Evangelization (in Marketing and Networking)

I attended the Boston World Partnerships “Evangelizing” program sponsored by Grasshopper (some weird tech company with a big budget for this kind of stuff) at a nice big restaurant at Quincy Market on Tuesday the 17th.

BWP is a meetup-type group that gathers people together who somehow signed up because they like to network, with some kind of international dimension. I have been attending TiE (The Indus Entrepreneuers) programs for the past year and got onto the BWP list. I have an old friend who is on the board of TiE, who dragged me into this “social entrepreneurism” thing, and I enjoy the presentations and meeting people at these events.

Actually, I’m a long-term social enterprise afficionado and instigator, so I’m definitely the profile for these things. I started selling candy bars (actually, Little Debbie snack cakes) when I was 12. Still selling good things. Lately it’s been sustainability services, but over the years it’s been apartments, vegetables, office space, constituent services, tree services, and even hydro-electric power systems. That was fun!

The BWP program this past Tuesday was energizing and educational. The main presenter/moderator was Jonathan K from Grasshopper, who admitted his firm sells boring stuff. But he was great at “evangelizing” and getting people to think about the firm and I think they will be doing good with him on the team. As I watched, I recorded his style and actions as a model for enthusiastic brand-building. I’m just like that guy, I just need to focus on one product! I tweeted: “The Experience is the differentiation. The features/services eventually equilibrate. The face behind the brand makes the difference.” Not a quote, but my reaction. This is me already.

A panel of three presenters came up, each talking about how they use the concept of evangelizing to promote their brand and work. Abby Fichtner works for a big-bad software company “that everyone hates” as she put it, but she has really helped build the biz for the niche she is focused on. She also has a hacking oriented site: http://www.thehackerchickblog.com/ Also at the event was Tess Cychosz (she said it rhymes with “Szechuan?”) the “Community Builder” at SonicBids, a group that matches musicians and other artists with promoters and venues. Cool stuff, and she blogs about how music tastes. I talked with her later about how “evangelizing” types fit with standard marketing MBA types, and she said there is a lot of overlap and camaraderie.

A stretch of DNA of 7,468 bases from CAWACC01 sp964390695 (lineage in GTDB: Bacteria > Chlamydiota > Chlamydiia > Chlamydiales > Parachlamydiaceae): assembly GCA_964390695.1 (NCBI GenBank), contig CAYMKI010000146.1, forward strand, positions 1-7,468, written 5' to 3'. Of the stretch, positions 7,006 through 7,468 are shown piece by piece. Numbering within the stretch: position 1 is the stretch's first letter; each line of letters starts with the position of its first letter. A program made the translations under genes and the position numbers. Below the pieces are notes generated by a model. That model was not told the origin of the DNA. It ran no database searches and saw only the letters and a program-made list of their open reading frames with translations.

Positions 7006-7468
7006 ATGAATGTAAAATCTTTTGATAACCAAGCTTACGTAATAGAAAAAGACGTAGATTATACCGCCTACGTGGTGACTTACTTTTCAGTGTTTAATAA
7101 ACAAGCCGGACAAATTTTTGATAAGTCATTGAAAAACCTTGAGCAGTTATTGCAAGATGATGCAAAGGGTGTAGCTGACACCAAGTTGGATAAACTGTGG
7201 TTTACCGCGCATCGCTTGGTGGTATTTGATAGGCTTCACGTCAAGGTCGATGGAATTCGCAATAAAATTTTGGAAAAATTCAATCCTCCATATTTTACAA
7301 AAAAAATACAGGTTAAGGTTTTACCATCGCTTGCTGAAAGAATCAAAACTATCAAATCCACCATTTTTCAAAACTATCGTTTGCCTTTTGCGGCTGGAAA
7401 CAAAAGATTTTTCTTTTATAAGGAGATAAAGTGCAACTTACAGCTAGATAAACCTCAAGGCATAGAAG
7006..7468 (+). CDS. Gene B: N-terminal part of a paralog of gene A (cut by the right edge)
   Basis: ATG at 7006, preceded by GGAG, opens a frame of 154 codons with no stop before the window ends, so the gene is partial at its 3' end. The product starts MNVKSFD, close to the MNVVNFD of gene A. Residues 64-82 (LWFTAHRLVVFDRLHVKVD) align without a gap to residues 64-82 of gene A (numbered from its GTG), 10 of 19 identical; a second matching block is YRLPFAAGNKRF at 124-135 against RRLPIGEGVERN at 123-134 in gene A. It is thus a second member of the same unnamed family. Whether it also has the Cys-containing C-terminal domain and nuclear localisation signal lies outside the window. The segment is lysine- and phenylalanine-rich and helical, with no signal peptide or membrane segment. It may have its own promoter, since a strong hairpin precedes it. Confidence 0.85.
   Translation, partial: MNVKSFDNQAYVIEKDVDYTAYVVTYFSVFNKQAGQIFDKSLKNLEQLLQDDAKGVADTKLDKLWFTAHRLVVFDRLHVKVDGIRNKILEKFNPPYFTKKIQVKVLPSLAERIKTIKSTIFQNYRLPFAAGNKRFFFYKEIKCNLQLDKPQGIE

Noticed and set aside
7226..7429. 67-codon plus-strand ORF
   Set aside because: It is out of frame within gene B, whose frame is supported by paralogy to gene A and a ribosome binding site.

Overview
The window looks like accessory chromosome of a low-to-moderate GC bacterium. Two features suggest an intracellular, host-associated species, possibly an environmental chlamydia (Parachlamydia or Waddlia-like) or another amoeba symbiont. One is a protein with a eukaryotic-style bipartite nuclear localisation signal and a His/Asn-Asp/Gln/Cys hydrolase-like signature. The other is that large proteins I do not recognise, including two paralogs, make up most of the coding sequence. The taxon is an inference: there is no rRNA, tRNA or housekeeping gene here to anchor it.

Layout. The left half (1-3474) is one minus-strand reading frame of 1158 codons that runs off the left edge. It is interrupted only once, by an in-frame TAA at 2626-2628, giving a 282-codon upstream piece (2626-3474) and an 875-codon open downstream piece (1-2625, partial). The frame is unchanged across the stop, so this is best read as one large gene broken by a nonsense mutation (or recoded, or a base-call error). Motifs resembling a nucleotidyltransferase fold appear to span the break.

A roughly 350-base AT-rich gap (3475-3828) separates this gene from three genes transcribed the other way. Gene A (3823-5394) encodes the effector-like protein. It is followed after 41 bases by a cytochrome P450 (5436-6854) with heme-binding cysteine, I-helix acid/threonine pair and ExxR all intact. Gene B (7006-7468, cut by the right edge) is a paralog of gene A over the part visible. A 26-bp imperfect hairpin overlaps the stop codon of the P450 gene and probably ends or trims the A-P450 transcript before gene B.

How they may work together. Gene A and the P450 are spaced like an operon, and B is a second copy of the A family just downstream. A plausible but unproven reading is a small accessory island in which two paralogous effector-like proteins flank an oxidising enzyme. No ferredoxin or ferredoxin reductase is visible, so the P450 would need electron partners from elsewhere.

The best presentation came from Josh Bob, founder and CEO of Textaurant. This firm is helping restaurant-goers wait less and helping restaurant-owners connect with their customers beyond swiping their credit card. By engaging customers through their phones, managers can alert them when a table will be ready instead of using those weird flashy-buzzy things. But then they can communicate and send links to webpages with discount coupons, alerts, and other specials. One specific add-on service is to help managers shift the weekend crush to less-full evenings through promotions. This benefits everyone.

Textaurant is using the social media and evangelizing model very well. I tweeted a few things through Josh’s presentation: “Go beyond your product. Build community. Take the stage: this guy knows the way to pitch. Nice example” And:”Mobilize your fan base; evangelize using your hardcore proponents; monetize their efforts – @joshsambob” That was good stuff. I’ll be following him. He has regular people promote his product – they come into a restaurant, and if they don’t see the service, leave a card suggesting the manager get in touch with Textaurant. His product makes these third-party people happy, so they will mobilize to get his customers (restaurant owners) to but the service. This is a great model. Wait til you see how we do this with sustainability consulting and real estate!


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